OCTOBER IS LONG TERM CARE PLANNING MONTHCategory:
OCTOBER IS LONG TERM CARE PLANNING MONTH
Long-Term Care Planning Month in October encourages people (Seniors, Juniors, people over the age of 18) to take a look at their potential need for these services in the future. While no one can predict the future, Long Term Care Planning explores the options available should the time arise when the services would be needed.
Long-term care incorporates services outside of medical care such as support for everyday living and basic personal care. Medical insurance does not usually cover these services, so advanced planning to cover the services is needed. Advance planning offers more choices and decision-making opportunities. When people plan ahead, they have more time to save for long-term care, too.
HOW TO OBSERVE
Visit with family and make a plan. Explore options and discover what is available to you.
Long term care planning is one of the most loving things you can do for yourself and your family. It is a process of financial planning by an individual, a couple, or an entire family, for the continuity of care of a person at home, in assisted living, or in a skilled nursing facility, as the person’s health declines physically or mentally. The planning may include long term care insurance for those who can qualify. It also may involve placing resources in investments which will generate sufficient cash flow to meet expected needs. Finally, it may involve purchasing annuities, specialty insurance policies, or other financial products to cover the projected care costs.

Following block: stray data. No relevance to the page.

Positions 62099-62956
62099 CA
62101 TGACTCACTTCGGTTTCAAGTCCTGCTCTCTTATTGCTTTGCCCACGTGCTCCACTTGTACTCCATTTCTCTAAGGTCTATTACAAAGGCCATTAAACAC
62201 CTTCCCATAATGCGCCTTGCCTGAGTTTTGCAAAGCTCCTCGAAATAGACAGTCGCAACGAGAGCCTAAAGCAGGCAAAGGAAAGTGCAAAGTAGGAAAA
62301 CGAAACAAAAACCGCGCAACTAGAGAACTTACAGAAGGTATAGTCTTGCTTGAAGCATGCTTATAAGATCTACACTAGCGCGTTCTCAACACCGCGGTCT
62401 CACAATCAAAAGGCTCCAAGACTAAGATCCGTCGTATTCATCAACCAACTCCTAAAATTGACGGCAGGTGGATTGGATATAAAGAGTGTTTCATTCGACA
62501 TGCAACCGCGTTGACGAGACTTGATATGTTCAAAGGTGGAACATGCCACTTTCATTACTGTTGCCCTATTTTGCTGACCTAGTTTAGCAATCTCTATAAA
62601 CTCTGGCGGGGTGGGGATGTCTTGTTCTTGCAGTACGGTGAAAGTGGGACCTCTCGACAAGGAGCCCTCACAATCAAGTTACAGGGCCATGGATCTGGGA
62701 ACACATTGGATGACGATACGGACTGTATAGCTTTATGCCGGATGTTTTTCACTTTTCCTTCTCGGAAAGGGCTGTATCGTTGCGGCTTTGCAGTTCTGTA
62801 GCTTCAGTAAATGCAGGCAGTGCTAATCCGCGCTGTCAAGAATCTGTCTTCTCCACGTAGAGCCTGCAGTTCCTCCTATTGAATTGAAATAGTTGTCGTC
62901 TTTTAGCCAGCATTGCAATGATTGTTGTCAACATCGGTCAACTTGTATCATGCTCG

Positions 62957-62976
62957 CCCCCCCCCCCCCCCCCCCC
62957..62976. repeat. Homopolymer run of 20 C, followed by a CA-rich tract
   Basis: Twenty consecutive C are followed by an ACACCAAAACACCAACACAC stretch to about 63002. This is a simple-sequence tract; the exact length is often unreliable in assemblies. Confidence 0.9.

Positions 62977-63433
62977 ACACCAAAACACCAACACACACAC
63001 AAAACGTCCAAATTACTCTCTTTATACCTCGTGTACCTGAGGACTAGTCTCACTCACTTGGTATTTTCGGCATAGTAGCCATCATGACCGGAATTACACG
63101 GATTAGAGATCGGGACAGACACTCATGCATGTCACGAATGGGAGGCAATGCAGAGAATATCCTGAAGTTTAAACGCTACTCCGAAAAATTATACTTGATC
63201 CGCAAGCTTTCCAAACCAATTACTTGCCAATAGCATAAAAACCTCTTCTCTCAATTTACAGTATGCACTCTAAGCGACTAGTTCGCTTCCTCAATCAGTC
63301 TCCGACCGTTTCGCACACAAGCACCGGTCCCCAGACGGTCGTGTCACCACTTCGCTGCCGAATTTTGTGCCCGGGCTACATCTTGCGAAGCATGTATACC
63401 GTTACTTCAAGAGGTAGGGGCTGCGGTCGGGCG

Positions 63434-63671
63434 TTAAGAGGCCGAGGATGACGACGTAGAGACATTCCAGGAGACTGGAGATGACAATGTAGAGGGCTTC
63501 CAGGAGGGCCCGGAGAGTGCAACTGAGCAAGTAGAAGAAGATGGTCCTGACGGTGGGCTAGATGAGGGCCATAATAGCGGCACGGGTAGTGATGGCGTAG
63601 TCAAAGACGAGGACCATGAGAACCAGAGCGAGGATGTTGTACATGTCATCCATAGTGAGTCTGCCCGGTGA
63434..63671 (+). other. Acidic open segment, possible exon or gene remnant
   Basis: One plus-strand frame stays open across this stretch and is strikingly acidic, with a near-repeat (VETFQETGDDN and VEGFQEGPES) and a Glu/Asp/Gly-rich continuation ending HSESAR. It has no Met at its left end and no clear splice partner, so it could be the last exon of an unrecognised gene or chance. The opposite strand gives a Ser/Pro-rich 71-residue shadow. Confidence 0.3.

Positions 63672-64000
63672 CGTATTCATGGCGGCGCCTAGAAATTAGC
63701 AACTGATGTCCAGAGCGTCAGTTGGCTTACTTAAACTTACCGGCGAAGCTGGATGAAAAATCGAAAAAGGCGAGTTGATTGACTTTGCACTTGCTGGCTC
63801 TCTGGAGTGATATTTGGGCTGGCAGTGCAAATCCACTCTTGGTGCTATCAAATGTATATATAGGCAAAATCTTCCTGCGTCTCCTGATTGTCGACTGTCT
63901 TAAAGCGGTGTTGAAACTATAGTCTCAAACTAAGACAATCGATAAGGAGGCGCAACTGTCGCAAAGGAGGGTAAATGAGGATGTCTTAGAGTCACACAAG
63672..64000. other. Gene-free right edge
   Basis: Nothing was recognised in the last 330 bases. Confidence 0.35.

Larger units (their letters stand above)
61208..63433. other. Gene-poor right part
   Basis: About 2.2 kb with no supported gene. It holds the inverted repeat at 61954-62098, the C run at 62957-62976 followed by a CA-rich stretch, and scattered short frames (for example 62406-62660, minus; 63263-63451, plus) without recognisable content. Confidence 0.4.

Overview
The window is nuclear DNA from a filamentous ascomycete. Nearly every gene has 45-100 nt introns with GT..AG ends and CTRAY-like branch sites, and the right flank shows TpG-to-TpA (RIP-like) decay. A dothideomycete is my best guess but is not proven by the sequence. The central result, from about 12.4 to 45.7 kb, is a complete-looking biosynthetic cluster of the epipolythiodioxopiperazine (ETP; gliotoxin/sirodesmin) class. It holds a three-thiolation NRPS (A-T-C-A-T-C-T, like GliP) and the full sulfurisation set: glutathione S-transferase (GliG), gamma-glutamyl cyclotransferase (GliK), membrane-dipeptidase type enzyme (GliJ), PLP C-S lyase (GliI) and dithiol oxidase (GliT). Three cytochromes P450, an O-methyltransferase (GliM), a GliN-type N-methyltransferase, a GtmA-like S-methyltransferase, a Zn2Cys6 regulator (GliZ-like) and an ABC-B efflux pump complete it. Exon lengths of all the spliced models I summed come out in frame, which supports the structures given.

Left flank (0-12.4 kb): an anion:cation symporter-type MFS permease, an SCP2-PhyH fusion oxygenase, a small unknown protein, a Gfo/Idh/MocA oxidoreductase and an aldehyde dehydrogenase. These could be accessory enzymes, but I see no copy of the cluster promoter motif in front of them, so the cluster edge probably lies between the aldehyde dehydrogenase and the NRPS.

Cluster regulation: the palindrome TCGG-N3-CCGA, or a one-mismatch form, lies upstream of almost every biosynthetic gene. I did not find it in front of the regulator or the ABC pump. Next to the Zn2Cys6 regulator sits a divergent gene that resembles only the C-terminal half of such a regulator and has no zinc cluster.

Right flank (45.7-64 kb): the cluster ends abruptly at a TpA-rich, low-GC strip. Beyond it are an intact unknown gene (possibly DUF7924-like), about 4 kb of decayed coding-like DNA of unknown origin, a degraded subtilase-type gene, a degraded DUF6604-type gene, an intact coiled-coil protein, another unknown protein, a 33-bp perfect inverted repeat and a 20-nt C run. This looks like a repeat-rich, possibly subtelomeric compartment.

For a married couple, the planning involves arranging the finances so that the healthy spouse is not impoverished by the needs of the ill spouse. This may involve qualifying the ill spouse for Medi-Cal (California’s version of the federal Medicaid program). The Medi-Cal program might also be appropriate if the disabled person has an adult disabled child or other dependent for whom support is a consideration. There are many Medi-Cal planning options for married couples. There are fewer options for single individuals, but nevertheless, there are still opportunities.
Most long-term care planning involves more than one single transaction. It may involve a series of steps to arrange financial affairs, possibly obtain public assistance and then avoid a later claim for reimbursement for any public assistance that was obtained. Waiting until a person is already in dire financial straits before addressing the financial issues is simply reacting, not planning. Planning sooner rather than later creates more available options and more effective planning.
For more information and personal consultation, contact a trusted member of our Wellness Village under Legal Professionals or Long Term Care Insurance.